However, we quickly learned that we were so wrong. We saw that lady take out her phone, dial a number, and turn around as if she were in pursuit of the other vehicle . There's really no way for us to know who she was calling, but we figured that she was calling the police to make a complaint about the very people she had provoked.
It was unbelievable. Neither of those women knew what they were dealing with. We were in Texas for crying out loud, the place where tons of people carry guns. Either one of them could have been packing, so to speak. How could they be certain that the other driver wasn't going to snap and use their car as a weapon?
This will probably sound a little crazy, but that situation caused me to think about life.
Relating It to Life
Years ago, it seemed that society lived by the Golden Rule: Do unto others as you would have them do unto you.
Those words of advice influence every decision people made. Shoppers had a tendency to wait patiently in line without doing a great deal of huffing and puffing because they didn’t want people reacting that way to them if they happened to be the cause of the hold up. Strangers wouldn’t even think about hurling insults at one another because they knew they wouldn’t appreciate being insulted. Co-workers refused to gossip about their colleagues because they didn’t want people talking about them behind their backs. And drivers would have thought of leaning on their horn because the driver in front of them was making a u-turn a little too slow.
If everyone would make a concerted effort to really and truly follow the Golden Rule, there would be fewer fights and less violence.
Tips for Doing unto Others
1. Walk a Mile
There’s a saying about walking a mile in someone’s shoes. No one really seems to know who said it first or what the original saying is. Some say, “You’ll never understand a person until you walk a mile in their shoes.” Others say, “Never judge a person until you’ve walked a mile in their shoes.” Still others say, “Before you criticize someone, walk a mile in their shoes.” Regardless of the original saying, there is a common thread in each variation: understanding. One of the major guidelines for Doing unto Others is having a little bit of understanding.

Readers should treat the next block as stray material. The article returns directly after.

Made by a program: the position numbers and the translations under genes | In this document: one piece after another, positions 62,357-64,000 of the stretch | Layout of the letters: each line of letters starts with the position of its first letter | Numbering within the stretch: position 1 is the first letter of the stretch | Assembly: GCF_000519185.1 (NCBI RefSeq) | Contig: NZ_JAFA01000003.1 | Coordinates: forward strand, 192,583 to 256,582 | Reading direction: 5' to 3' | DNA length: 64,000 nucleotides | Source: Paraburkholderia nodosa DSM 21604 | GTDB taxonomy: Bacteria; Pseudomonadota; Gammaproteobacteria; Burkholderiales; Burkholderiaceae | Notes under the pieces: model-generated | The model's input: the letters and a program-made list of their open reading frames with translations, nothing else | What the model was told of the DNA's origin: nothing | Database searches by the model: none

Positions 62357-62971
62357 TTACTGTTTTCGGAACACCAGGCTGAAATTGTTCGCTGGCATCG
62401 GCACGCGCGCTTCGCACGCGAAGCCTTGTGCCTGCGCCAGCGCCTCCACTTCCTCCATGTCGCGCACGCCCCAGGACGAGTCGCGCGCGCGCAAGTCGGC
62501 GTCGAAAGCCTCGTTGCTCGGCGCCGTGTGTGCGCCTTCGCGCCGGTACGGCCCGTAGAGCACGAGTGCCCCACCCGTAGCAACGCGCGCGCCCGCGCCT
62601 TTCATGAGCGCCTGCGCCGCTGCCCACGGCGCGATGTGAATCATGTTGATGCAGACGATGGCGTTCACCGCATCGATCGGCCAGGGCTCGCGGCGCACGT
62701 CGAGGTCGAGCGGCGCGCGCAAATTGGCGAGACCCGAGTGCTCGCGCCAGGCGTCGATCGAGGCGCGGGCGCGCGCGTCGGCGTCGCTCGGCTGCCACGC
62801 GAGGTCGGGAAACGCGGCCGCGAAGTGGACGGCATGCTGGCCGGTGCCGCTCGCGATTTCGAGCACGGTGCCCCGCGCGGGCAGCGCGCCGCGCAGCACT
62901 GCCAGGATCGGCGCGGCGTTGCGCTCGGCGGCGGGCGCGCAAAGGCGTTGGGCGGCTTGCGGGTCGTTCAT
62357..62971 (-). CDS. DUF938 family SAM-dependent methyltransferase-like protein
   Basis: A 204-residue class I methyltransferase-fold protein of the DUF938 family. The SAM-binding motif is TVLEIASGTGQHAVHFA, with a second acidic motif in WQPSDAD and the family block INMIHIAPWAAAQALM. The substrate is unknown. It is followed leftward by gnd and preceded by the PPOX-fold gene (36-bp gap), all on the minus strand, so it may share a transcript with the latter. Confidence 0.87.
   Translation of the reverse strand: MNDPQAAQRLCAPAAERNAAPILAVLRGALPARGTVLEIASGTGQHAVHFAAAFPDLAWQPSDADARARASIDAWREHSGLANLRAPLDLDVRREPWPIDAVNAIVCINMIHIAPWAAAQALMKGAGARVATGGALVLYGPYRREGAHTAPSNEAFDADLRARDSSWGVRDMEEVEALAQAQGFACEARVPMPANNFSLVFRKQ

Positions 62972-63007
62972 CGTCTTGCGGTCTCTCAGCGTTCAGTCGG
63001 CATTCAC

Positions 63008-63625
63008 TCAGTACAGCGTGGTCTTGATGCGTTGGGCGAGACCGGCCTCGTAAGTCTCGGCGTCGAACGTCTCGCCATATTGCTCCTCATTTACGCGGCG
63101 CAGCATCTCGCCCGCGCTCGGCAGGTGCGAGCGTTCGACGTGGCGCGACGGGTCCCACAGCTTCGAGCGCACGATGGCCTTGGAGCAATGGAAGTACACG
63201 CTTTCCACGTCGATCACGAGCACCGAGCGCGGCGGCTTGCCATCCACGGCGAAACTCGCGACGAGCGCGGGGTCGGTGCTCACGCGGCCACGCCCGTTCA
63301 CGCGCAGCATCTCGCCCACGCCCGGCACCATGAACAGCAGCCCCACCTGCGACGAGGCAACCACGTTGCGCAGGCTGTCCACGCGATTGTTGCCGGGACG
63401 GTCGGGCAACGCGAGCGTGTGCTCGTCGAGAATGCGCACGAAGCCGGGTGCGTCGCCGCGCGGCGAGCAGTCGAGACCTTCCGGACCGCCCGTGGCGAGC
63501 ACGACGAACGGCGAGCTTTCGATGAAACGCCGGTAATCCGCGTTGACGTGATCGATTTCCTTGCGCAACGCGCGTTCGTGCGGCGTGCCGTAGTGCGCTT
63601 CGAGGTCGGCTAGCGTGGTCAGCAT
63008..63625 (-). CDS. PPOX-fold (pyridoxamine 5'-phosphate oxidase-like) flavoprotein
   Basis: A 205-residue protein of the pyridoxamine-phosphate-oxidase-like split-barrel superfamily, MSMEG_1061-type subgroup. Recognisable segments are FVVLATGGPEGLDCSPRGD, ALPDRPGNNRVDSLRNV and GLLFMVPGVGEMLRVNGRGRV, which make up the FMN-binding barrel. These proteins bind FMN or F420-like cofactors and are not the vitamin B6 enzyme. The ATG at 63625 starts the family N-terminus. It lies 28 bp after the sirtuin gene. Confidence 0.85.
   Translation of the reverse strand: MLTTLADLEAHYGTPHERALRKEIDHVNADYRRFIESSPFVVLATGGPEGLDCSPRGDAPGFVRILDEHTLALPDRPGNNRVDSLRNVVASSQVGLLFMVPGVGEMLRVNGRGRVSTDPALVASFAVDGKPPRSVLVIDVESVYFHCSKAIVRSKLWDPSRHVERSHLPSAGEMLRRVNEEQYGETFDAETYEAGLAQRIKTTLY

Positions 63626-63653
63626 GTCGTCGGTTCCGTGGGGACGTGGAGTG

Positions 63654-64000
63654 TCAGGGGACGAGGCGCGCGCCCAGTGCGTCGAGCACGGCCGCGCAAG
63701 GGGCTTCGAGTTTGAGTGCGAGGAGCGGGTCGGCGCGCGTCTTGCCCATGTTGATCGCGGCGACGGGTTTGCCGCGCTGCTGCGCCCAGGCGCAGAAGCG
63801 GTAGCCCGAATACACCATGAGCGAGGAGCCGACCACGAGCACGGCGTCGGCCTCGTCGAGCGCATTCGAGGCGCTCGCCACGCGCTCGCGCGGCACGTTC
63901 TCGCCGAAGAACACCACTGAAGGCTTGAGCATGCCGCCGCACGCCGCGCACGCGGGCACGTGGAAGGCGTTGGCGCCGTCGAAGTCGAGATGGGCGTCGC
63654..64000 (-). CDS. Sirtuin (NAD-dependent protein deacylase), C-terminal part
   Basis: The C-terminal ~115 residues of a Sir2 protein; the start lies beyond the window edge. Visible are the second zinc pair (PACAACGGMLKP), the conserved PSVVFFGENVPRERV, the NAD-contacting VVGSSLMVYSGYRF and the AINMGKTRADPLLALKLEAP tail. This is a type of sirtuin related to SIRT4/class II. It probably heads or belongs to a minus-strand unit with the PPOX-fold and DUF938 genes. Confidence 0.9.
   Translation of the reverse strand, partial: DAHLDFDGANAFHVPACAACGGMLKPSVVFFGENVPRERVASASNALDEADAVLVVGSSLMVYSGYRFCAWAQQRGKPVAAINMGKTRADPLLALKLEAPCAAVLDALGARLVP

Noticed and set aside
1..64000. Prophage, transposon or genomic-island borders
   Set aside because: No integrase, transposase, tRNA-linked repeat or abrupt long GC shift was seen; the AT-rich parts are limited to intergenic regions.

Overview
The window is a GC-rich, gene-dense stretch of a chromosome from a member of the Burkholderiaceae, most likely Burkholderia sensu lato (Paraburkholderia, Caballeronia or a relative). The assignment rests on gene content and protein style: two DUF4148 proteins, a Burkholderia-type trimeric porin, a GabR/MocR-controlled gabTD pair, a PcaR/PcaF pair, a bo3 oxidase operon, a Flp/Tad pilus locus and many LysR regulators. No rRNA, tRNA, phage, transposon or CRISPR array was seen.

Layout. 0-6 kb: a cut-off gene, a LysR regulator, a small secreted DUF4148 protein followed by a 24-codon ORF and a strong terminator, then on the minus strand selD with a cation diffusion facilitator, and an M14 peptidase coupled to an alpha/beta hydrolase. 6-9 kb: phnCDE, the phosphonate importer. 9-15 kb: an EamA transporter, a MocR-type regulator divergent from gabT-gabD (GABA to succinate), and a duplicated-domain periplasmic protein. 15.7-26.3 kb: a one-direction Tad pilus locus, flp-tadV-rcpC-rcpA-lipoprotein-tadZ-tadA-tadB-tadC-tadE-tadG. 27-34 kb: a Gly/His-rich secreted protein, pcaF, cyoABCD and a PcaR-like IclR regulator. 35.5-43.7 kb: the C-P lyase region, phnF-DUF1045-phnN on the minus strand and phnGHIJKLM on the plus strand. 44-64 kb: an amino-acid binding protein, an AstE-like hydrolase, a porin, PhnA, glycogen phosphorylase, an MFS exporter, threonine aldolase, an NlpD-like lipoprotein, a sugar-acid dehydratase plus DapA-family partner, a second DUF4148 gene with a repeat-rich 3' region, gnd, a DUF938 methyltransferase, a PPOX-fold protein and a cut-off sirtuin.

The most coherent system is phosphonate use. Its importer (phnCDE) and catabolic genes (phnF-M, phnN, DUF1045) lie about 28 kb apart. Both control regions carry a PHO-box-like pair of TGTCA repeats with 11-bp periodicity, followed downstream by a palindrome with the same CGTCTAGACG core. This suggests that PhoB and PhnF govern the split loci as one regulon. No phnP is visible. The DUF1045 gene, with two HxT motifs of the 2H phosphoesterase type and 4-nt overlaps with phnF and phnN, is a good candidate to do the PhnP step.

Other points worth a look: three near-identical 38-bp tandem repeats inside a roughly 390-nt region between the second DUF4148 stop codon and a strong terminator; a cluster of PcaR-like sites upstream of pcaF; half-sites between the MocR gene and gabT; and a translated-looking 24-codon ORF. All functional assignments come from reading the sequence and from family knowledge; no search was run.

2. Compensate for Differences
There is a reason why people do what they do, say what they say and behave the way they behave. People typically get extremely frustrated with other because others don’t act the way people think they should. However, Doing unto Others entails compensating for differences – giving people the space an freedom to be who they are.
3. Be Especially Patient and Kind
Sometimes a little patience with a touch of kindness can go a long way. No one likes standing in line at the store behind someone who has a cart full of merchandise when he’s standing there with two items. It’s especially irritating when they discover the need for a price check, and the person doing the price check acts as if she has all the time in the world. Doing unto Others means making a conscious decision to be patient and kind in trying times.
4. Take the Back Seat
Doing unto Others means rather than do things out of selfish ambition one considers others better than herself. That doesn’t mean that people should become doormats for people and allow themselves to be trampled upon. It simply means the people realize that the world does not revolve around them and make the decision to look out for the interests of others.
Do unto Others is more than a cute little saying for kids. That little phrase really does have the power to transforms one’s outlook on like. I challenge readers to make an effort to do unto other for a week – seven days in a row – as see how amazing they feel.